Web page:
6. Thou Shalt Not Flaunt thine Ego. Be Thou Vulnerable. Speak of thy Failure as well as thy Success.
  7. Thou Shalt Not Sell from the Stage: Neither thy Company, thy Goods, thy Writings, nor thy Desperate need for Funding; Lest Thou be Cast Aside into Outer Darkness.
  8. Thou Shalt Remember all the while: Laughter is Good.
  9. Thou Shalt Not Read thy Speech.
  10. Thou Shalt Not Steal the Time of Them that Follow Thee

The organizers tell me that seats are now VERY limited. In fact, as of writing this there are only 12 seats left. Try your luck, see if you can make it to the event by filling in the registration form.

The 2009 TED Fellows Video

I’ve been fortunate to be part of the TED Fellows program, starting in Tanzania and then this year in California. It is definitely worth applying for, and I know there are going to be quite a few openings for TED India later this year.

(Watch the high-res version here)

My (short) TED Talk on Ushahidi

I was fortunate enough to be at TED this year as a Fellow. While there, I did a short TED University talk on the roots of Ushahidi, where it’s going and a new initiative called Swift River. Needless to say, it was only 4 minutes, so I couldn’t get all the information that I wanted to in there. If you would like to know more about Swift, take a look at this video where Chris and Kaushal talk about it in more detail.

Currently we’re seeing this at work in India, where a group of people have come together to deploy Ushahidi and Swift River to gather information from normal people about the elections.

Nathan Wolfe on Virus’ and Bush Meat in Africa

Nathan Wolfe gave one of my favorite talks at TED 2009. It’s about finding, tracking and replacing activity that allows animal-bound viruses to jump to humans – generally through the practice of bush meat hunting. Viruses like ebola, HIV, bird flu and yellow fever.

Negroponte on the New (lowercase): olpc

Nicholas Negroponte comes up on stage at TED and tells us that, due to the OLPC, there’s a whole new product line: Netbooks. However, they copied all the wrong things. Next thing you know there are a couple being thrown around the stage, and he’s asking us how well a netbook would stand up to that, or being submerged in water, or being sent to Africa…

My question is about how well an OLPC works when you just open it up…? 🙂

“Commercial markets will do anything they can to stop you, even when you’re non-profit, even if you’re a humanitarian organization.”

Now we want to build something that everybody copies. Go from the OLPC to the olpc (lowercase). That’s what’s going to happen over the next 3 years. Open source hardware: where you publish all the specs and all the designs so that anyone can copy it.

In a side conversation with Ethan Zuckerman here, this is what they should have done 3 years ago, and it would have saved them a lot of heartache.

Cameron Sinclair adds via Twitter, “OLPC to be open sourced. email nn@MIT.edu with ideas about olpc. I suggest adding SketchUp and making it o.l.p.innovator”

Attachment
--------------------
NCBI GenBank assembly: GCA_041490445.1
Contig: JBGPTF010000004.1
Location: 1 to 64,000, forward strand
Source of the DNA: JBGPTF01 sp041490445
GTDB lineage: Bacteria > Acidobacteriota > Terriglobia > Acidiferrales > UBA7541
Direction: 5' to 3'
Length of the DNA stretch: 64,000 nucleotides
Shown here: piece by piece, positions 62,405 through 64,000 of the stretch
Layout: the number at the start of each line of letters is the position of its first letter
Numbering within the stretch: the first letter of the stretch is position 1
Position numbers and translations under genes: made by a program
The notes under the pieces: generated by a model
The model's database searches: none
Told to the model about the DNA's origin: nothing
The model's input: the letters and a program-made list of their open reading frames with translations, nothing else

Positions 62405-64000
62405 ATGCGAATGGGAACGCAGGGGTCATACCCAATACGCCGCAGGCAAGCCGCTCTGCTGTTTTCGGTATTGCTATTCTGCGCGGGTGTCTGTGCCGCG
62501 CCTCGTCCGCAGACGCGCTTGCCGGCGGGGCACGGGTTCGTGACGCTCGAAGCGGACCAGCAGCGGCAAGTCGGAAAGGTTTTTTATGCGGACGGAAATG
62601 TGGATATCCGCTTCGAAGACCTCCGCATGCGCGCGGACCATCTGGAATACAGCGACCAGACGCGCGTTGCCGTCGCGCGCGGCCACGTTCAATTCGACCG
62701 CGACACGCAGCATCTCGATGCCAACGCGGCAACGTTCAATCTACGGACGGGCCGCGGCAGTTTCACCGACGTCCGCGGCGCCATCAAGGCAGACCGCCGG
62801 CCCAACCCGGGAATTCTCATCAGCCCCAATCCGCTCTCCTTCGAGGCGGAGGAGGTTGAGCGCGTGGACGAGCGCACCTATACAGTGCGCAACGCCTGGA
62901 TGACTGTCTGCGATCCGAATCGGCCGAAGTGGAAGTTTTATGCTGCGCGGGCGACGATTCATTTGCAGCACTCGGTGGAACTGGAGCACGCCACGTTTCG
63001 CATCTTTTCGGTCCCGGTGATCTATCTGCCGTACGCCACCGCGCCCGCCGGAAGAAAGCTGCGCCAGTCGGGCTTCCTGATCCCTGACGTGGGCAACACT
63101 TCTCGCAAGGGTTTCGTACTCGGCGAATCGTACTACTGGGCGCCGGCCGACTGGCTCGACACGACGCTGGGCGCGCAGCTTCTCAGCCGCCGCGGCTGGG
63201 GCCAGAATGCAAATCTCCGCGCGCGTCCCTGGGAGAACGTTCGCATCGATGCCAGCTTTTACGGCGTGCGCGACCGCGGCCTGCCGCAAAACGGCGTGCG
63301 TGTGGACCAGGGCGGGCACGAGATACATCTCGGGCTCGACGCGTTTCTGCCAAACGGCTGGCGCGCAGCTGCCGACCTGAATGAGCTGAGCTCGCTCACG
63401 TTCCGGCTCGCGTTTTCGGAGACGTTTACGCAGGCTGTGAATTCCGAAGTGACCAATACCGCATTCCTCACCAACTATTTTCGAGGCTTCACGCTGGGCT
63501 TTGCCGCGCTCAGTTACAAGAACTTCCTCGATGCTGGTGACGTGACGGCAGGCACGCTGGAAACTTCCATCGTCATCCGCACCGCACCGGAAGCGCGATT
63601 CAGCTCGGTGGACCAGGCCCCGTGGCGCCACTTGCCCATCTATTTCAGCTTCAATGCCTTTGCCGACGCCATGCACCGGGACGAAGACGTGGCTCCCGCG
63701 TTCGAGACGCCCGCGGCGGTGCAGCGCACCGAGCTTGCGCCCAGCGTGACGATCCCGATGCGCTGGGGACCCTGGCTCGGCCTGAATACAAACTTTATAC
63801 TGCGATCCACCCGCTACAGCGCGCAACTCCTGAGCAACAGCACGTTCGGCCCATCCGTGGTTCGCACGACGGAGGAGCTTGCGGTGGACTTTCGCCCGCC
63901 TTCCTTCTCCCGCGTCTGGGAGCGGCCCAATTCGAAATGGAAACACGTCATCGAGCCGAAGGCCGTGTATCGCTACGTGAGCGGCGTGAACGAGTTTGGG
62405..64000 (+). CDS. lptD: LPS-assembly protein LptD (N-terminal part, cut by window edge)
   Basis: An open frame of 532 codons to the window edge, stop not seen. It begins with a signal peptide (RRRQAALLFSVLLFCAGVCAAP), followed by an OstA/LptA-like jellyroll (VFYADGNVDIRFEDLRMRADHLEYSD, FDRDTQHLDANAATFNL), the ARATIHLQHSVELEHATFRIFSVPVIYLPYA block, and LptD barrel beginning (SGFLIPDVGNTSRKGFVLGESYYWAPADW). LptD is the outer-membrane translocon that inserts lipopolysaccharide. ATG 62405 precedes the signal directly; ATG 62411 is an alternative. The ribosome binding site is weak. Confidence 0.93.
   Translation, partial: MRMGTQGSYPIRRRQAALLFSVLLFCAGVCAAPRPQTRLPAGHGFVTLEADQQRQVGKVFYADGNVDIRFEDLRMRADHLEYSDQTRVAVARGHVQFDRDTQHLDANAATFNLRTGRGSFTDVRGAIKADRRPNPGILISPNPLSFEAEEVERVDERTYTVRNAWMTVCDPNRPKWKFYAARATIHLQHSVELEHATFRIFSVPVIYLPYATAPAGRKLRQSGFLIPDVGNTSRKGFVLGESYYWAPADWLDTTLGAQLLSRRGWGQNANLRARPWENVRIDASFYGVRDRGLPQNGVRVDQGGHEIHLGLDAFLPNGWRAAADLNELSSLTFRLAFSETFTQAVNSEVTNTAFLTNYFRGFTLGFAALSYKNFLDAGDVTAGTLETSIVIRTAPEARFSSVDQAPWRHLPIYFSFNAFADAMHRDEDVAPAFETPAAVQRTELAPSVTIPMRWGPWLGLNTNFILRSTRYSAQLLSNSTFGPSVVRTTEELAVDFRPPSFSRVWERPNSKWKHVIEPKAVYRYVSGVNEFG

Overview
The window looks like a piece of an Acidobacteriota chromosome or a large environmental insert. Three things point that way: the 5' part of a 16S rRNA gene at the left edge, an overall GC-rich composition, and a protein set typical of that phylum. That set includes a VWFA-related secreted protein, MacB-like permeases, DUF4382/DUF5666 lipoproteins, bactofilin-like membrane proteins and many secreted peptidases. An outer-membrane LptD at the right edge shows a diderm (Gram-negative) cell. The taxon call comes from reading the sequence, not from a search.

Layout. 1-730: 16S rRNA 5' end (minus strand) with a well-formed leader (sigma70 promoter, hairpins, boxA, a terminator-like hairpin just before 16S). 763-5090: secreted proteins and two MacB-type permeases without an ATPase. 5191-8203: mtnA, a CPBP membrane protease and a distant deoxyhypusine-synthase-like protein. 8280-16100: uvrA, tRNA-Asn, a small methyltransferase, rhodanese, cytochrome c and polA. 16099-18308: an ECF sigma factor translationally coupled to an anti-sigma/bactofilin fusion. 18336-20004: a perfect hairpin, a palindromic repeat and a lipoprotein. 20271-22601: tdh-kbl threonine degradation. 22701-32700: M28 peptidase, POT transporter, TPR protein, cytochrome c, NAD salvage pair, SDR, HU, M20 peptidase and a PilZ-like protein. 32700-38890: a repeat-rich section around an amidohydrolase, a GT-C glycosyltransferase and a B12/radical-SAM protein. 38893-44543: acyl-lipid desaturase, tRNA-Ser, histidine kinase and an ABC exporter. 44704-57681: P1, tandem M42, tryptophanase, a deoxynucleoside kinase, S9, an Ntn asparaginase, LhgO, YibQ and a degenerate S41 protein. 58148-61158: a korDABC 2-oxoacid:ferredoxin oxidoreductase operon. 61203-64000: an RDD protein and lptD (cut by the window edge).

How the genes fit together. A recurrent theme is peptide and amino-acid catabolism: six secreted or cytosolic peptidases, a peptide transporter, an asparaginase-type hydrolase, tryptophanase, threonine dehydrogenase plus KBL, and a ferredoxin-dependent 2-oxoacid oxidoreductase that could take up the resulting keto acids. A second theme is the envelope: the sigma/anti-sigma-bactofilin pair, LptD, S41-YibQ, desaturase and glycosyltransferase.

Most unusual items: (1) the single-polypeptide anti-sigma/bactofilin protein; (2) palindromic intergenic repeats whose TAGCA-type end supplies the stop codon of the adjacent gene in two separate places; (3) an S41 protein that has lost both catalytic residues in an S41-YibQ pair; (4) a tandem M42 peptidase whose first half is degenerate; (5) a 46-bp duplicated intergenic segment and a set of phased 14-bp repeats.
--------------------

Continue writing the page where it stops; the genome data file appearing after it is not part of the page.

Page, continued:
Nate Silver: Race, Prediction and the US Election

Math whiz and baseball fan Nate Silver was mainly known for predicting outcomes in fantasy ballgames — until his technique hit a home run calling the outcome of the 2008 election primaries. He’s now a mainstream political pundit with two book deals.

Nate Silver on Prediction and Race at TED 2009

Nate starts off by talking about how big of a win Obama had in 2008’s US elections. He asks, “what’s the matter with Arkansas?” Wondering why it is that certain US states never vote for democrats.

We have negative connotations about Arkansas, typically it’s something like, “rednecks with guns“. We think it’s a problem of race, are we stigmatizing? Well, yes, and he sets out to prove that statistically it is.

One of the classic polling questions for the last couple presidential elections in the US has been:

“In deciding your vote for president today, was the race of the candidates a factor?”

The answers to this poll question have been indicative for which areas of the US tend to vote certain ways.

Is racism predictable? What is the deciding factor? Income, religion, education, etc…
Education is, so is the degree of rural vs urban setting you live in. So, yes, racism is predictable.

The General Social Survey, asks “Does anyone of the opposite race live in your neighborhood?” And, the answers to this are stratified upon density: In the city, yes. In the suburb, mainly yes. In rural areas, not nearly as much.

It turns out that people who live in monoracial areas are twice as less likely to approve multiracial marriages.

The goal is to facilitate interaction with people of other races. Nate is a big fan of cities, because they give a great opportunity for connecting with other cultures of other races. You end up having more tolerant communities. He also says that urban design is hugely important: grids vs the windy streets in many parts of suburbia, where grids are better. At the end of the day, he says cul de sacs lead to conservatives, which is a bad thing to him as well.

Highlights from Day 3 of TED 2009

[Read Ethan’s blog for liveblogging of TED 2009, and check out the “TED2009” tag on Flickr for images.]

I’ve spent most of the day inside the main theatre at TED. It’s been great getting up close to the speakers and performers, watching them go through their paces, putting on amazing performances. Here are a few of my personal favorites: